Immigration bill is once again pulled from the Senate floor
The most dramatic overhaul of the nation's immigration laws in a generation was trounced this morning by a bipartisan filibuster, with the political right and left overwhelming a coalition of Republicans and Democrats who had been seeking compromise on one of the most difficult social and economic issues facing the country.
The 46-53 tally fell dramatically short of the 60 votes needed to overcome opponents' dilatory tactics and parliamentary maneuvers that have dogged the bill for weeks.
The failure marked the second time in a month the bill was pulled from the Senate floor, and this time, Democratic leaders of the Senate indicated it would not be back.
The vote was a major defeat for President Bush, dealt largely by members of his own party. The president made a last-ditch round of phone calls this morning to senators in an attempt to rescue the bill, but with his poll numbers at record lows, his appeals proved fruitless. Bush has now lost what is likely to be the last, best chance at a major domestic accomplishment for his second term.
Both of Maryland's Democratic senators voted to keep the bill alive, while Virginia's Democrat, Jim Webb, and its Republican, John Warner, voted to kill it.
A flood of angry phone calls from reform opponents shut down the Capitol switchboard ahead of the vote, overwhelming the message of a small klatch of immigrant-rights demonstrators urging passage outside the Capitol. Latino lawmakers from the House flooded onto the Senate floor to encourage the Senate to keep the legislation alive and let the House have a turn. But it was not even close.
Opponents of the bill painted the fight as a battle between the people of the United States against a government that has grown insensitive to an illegal immigrant invasion that threatens the fabric of the nation. Proponents said the Senate had succumbed to the angry voices of hate, venom and racism.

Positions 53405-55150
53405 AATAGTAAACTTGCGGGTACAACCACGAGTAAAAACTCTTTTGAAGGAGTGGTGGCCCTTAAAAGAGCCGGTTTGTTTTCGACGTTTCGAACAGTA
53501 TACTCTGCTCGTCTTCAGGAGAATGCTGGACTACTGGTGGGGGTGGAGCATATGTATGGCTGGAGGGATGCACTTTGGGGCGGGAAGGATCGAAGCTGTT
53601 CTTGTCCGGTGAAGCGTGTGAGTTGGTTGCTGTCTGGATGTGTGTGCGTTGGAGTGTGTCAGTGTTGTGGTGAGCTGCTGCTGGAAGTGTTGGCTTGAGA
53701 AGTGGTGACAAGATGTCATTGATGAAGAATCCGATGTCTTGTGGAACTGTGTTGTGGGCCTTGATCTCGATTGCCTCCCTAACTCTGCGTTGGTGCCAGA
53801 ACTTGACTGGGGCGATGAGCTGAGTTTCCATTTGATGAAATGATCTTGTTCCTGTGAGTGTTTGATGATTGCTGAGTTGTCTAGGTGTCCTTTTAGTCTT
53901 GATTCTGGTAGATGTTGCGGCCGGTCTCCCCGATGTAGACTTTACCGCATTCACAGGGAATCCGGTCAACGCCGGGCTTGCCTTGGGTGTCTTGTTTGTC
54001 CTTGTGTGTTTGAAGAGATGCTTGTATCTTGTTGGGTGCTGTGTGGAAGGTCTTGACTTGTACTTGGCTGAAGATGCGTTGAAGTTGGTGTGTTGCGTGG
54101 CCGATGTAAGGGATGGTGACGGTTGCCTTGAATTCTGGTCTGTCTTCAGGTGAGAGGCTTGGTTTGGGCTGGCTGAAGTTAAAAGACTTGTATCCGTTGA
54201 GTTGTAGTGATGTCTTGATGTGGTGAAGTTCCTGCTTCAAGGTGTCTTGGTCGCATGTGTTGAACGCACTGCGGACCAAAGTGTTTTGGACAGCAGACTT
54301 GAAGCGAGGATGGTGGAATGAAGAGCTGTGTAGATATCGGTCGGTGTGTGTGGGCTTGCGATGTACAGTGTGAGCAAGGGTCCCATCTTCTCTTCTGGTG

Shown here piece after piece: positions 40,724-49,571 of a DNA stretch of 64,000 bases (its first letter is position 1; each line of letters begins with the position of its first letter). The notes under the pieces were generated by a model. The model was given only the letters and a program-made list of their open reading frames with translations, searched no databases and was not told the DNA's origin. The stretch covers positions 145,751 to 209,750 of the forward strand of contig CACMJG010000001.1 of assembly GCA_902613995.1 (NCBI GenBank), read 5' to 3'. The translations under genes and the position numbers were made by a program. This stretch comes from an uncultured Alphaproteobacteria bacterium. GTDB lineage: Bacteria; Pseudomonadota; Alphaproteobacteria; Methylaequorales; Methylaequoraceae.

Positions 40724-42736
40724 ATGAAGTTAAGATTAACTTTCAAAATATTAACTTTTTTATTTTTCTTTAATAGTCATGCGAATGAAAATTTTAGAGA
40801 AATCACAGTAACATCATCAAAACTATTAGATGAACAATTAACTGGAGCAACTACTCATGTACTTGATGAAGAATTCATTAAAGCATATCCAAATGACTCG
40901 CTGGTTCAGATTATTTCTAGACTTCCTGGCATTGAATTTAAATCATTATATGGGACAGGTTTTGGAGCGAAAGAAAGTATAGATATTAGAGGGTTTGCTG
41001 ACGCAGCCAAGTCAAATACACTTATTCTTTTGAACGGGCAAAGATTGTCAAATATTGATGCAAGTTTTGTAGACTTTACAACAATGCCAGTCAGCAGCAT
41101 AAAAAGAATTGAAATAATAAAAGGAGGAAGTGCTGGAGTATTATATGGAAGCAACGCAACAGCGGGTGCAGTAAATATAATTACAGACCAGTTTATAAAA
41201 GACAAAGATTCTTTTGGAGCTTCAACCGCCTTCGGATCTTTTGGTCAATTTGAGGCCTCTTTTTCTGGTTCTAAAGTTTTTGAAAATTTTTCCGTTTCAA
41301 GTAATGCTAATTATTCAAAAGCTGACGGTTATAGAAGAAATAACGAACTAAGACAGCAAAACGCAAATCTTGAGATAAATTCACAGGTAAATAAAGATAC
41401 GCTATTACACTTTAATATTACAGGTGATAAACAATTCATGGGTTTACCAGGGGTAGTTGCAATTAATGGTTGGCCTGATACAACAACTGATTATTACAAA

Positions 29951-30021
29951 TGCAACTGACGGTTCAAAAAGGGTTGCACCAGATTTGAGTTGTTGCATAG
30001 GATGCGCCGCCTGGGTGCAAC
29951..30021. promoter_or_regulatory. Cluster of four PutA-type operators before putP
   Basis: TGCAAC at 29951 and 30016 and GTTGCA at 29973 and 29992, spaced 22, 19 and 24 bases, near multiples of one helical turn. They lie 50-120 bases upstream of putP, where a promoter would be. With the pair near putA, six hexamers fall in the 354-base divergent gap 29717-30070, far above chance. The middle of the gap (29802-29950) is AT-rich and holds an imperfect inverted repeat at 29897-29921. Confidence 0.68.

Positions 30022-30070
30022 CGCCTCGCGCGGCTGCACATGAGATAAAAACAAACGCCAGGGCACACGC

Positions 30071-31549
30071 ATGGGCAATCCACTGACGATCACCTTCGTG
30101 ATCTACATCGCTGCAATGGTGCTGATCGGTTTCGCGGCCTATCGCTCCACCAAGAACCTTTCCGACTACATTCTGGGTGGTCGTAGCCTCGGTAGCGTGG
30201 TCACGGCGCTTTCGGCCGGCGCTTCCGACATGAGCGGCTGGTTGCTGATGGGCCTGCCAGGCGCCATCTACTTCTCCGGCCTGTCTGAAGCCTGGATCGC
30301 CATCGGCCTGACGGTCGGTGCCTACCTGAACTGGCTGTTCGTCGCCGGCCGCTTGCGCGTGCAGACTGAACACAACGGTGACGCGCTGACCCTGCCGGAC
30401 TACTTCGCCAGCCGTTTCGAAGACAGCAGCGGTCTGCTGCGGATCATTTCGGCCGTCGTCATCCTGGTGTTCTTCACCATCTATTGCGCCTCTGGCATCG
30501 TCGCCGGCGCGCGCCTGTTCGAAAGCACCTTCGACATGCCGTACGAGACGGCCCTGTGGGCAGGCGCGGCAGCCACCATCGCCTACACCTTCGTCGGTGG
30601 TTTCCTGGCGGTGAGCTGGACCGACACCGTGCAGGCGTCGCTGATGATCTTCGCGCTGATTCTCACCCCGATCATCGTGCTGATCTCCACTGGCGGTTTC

"This immigration debate has become a war between the American people and their government," proclaimed Sen. Jim DeMint (R-S.C.), who led a small group of Republican senators who used every parliamentary maneuver they could find to stymie progress on the bill over the past month. "It transcends anything about immigration. It has become a crisis of confidence."
"We know what they're against. We just don't know what they're for," Sen. Edward M. Kennedy (D-Mass.), one of the bill's main architects, thundered about his opponents. "Are we going to respond to the voices of fear? That is the issue."
The bill would have coupled tough border enforcement measures and a crackdown on employers of illegal immigrants with a pathway to citizenship for 12 million illegal immigrants, a new guest worker system for foreigners seeking entry and dramatic changes to the system of legal migration.
But in crafting a delicate compromise, the bill's 12 architects created a measure that was reviled by foes of illegal immigration, opposed by most labor unions and unloved by immigration advocates. Opposition came not only from talk radio hosts such as Rush Limbaugh and Michael Savage, but from the American Civil Liberties Union and the AFL-CIO.
Conservatives saw the measure as amnesty for law breakers who had sneaked into the country. The ACLU objected to provisions that denied immigrants many legal rights. And labor unions saw its guest worker program as a license for big business to import cheap labor and drive down wages.
Even Latino organizations were split, with the League of United Latin American Citizens saying the guest worker program and new green card system were too punitive to support, while the National Council of La Raza pleaded with lawmakers to keep the legislation alive while its lobbyists sought changes.
Sen. Arlen Specter (R-Pa.), one of the bill's authors, mustered only a tepid defense when he called the legislation "the very best that can be done as of this moment."
"This is an accommodation," he said. "And the art of politics is to compromise and accommodate."
Against that was the rhetoric of opponents, such as Sen. Bob Corker (R-Tenn.), who declared: "Americans feel they are losing their country."
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